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I was cleaning up some guns for my wife's family recently.  Of course my eye's are immediately drawn to the cowboy guns first.  This 1897 caught my attention then wait, this is different, it's not, it's an 1893.  Hmmmm.   I'm ashamed to say that I've never even heard of that model.  It's in fair shape, like most gun's from that era.  It has a little rust but that will clean up.  I was curious, is it SASS legal and is it very collectable?

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Not legal for SASS.

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It is not permitted in S.A.S.S.

The Winchester Pump Shotgun was designed by John Browning.  It was first designated as the Model 1893 Slide-Action. In 1890 Winchester bought the Browning design, hoping to capture the market that the Spencer and Burgess Shotgun companies had already introduced. John Browning had designed an outside-hammer gun with ejection to the side.  Due to the fact this shotgun was design only for black powder, and with the introduction of smokeless powder, improvements had to be made to the existing shotgun. The Model 1897 was first listed for sale in the November 1897 Winchester catalog as a 12 gauge solid frame. The Model 97 was offered to everyone owning a model 93 and was replaced with the model 97.However, the 12 gauge takedown was added in October 1898, and the 16 gauge takedown in February 1900. The Model 1897 Shotgun became an instant hit.

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The 1893 was Winchester's first slide action shotgun. The problem was it was made to be used with 2 5/8" black powder shotgun shells. However shortly after its introduction smokeless powder shotgun shells came into existence and the 93 couldn't safely handle the higher pressure smokeless powder shells. Winchester actually had a recall on the 1893 to swap them even up for the new Winchester 1897 that could handle the new smokeless powder shells. So in short because of possible safety issues they are not allowed in SASS, and it is recommended that they not be shot at all.

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Well, it's a black powder ONLY gun.....I've read they can ruin your day if you use smokeless.......built before metallurgy changes that were ok for use with smokeless, people turned them in and got a free '97 replacement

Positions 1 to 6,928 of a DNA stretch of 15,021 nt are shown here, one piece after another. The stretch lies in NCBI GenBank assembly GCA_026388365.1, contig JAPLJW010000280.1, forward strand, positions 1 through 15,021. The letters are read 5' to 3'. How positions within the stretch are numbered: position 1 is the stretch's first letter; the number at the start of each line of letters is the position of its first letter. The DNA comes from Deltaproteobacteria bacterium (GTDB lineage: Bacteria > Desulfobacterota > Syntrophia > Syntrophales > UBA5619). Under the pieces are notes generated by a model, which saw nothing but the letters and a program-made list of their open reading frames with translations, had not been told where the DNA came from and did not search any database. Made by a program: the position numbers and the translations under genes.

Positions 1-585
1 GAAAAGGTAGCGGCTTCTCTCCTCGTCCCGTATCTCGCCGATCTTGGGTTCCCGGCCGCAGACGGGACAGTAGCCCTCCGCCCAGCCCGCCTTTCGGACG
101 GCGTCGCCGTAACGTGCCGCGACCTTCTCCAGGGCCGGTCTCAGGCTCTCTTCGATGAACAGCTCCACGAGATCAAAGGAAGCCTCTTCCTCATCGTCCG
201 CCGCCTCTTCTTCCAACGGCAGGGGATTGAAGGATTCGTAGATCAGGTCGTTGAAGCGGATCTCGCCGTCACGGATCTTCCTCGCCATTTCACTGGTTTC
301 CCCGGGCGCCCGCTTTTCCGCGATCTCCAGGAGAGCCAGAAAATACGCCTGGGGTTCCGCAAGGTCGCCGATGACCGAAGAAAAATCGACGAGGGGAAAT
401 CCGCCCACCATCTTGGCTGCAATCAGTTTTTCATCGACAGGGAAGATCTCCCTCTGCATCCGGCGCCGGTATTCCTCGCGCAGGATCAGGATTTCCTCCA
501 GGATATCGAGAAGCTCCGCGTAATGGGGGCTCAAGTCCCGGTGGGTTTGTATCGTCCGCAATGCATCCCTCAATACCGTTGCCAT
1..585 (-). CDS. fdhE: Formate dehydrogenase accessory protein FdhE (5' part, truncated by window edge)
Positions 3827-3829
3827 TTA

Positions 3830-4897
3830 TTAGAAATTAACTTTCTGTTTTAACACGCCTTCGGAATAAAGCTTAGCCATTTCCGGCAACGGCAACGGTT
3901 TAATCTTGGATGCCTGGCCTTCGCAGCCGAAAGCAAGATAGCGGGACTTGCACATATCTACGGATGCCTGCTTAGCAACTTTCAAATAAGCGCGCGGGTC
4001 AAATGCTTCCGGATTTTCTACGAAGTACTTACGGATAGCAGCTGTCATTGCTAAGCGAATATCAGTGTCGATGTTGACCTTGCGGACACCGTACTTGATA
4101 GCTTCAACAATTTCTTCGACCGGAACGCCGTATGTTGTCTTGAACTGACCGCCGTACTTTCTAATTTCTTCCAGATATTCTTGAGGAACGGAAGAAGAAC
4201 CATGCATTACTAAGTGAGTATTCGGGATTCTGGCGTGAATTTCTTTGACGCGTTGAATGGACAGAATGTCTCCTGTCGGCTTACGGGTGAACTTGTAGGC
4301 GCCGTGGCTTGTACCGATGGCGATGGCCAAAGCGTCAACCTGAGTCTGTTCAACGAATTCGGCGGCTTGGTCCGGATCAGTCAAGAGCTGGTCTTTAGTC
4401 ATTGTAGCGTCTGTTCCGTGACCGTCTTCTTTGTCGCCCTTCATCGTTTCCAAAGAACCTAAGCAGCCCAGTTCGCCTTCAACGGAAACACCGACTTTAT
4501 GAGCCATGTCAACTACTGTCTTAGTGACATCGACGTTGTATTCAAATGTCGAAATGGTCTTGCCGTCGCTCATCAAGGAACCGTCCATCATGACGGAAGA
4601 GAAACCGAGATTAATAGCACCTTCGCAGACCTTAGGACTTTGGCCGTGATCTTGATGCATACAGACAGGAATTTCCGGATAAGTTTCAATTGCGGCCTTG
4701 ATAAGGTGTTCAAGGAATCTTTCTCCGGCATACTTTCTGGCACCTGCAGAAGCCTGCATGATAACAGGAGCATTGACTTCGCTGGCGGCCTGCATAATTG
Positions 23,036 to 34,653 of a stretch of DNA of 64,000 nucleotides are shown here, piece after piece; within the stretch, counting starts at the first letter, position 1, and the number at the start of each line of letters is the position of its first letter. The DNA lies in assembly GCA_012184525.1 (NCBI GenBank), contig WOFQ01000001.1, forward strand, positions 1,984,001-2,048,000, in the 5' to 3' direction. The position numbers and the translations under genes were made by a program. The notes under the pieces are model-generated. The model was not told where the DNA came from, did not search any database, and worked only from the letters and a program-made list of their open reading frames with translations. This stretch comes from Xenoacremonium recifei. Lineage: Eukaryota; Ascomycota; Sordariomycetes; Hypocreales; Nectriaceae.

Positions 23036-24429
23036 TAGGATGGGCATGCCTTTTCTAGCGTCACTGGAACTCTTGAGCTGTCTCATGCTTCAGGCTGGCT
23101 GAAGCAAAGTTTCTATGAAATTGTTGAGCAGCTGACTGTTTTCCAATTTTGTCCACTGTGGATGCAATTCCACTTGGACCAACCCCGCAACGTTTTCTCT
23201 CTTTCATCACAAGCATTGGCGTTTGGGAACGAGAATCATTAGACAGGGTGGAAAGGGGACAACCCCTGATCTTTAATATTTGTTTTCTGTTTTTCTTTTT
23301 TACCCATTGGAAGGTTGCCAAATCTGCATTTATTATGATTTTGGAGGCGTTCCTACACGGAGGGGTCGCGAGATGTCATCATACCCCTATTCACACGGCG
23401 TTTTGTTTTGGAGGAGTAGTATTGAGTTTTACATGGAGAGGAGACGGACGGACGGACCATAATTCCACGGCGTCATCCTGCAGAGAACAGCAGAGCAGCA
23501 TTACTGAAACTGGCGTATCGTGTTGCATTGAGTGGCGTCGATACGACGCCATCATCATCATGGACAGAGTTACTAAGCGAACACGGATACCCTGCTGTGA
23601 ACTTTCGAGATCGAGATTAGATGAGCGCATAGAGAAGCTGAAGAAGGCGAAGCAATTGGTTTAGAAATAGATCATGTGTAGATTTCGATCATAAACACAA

Also I'm told it doesn't have a thing-ma-jig to prevent the bolt from coming back into your face in the event of a slam fire, or out of battery ignition....can't recall what that part is called..........I was gonna buy one, but upon hearing this, I closed my wallet.

 

 

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Here is a view of the ejection port of the Winchester 1893 shotgun.

It is the large cutout which contributed to the weakness of the action. One of the other improvements with the 97 was a button on the side to release the action to work the slide without the hammer being let down.

20160508_143727.jpg

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Not SASS legal but being a Winchester, it's going to be collectable for someone.

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1 hour ago, Jailhouse Jim, SASS #13104 said:

Not SASS legal but being a Winchester, it's going to be collectable for someone.

 

P:ossibly, but '97's were a dime a dozen before CAS came along and drove prices up.

 

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41 minutes ago, Abilene, SASS # 27489 said:

 

P:ossibly, but '97's were a dime a dozen before CAS came along and drove prices up.

 

While true, the '93 is far more rare and being that all Winchesters are commanding higher prices, it would be a nice addition to someone's collection.

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I have both a 93 and a 97.   If you compare the two shotguns to each other, you immediately notice that the 93 looks a lot "beefier" than it's successor model

 

Shooting 2-3/4" smokeless shells in it is not a wise thing to do, as it could lead to a very unpleasant problem.  But that being said, and assuming that the gun is in sound condition, shooting it with 2-1/2" shells loaded with black powder should be perfectly safe.  The only reason it's not allowed for SASS is because it's not a 97, and the 97 is the only allowed pump shotgun.

 

I do not buy the notion that it would be too dangerous to allow its usage.   Original 87s have the same "problem," you can only shoot shorter shells loaded with black powder, and yet they are allowed.  To think that someone would "forget" this just cuz it's a 93 doesn't hold water with me.

 

Heck, even 97's have chambers that are too short.  They are stamped 2-3/4" but they measured the length differently back then.   By modern definition, 97's have 2-5/8" chambers.   That's why I run 2-1/2's in my 97's.   Yes, you can lengthen the chamber, but shooting the all brass shells is just too cool.  :)

 

As far as the assertion that since the live shells can have their back end fall out of the ejection port while being chambered, thus allowing the extractor to hit the primer and cause an out of battery discharge, I don't buy that either.  Using snap caps. the only way I could get this to happen was to tilt the gun well over 45 degrees to the right while working the action.  Tilting it that far was not easy and took a deliberate effort to do so.

 

Besides, given how we basically treat the 97 as a glorified single shot, how much of a factor is it to begin with?

 

BUT, the rules do say you can't use it for SASS.  Okay fine.   I load up some short BP shells and take to the range to shoot a round of trap.   People will probably give you weird looks, but it'll be worth it.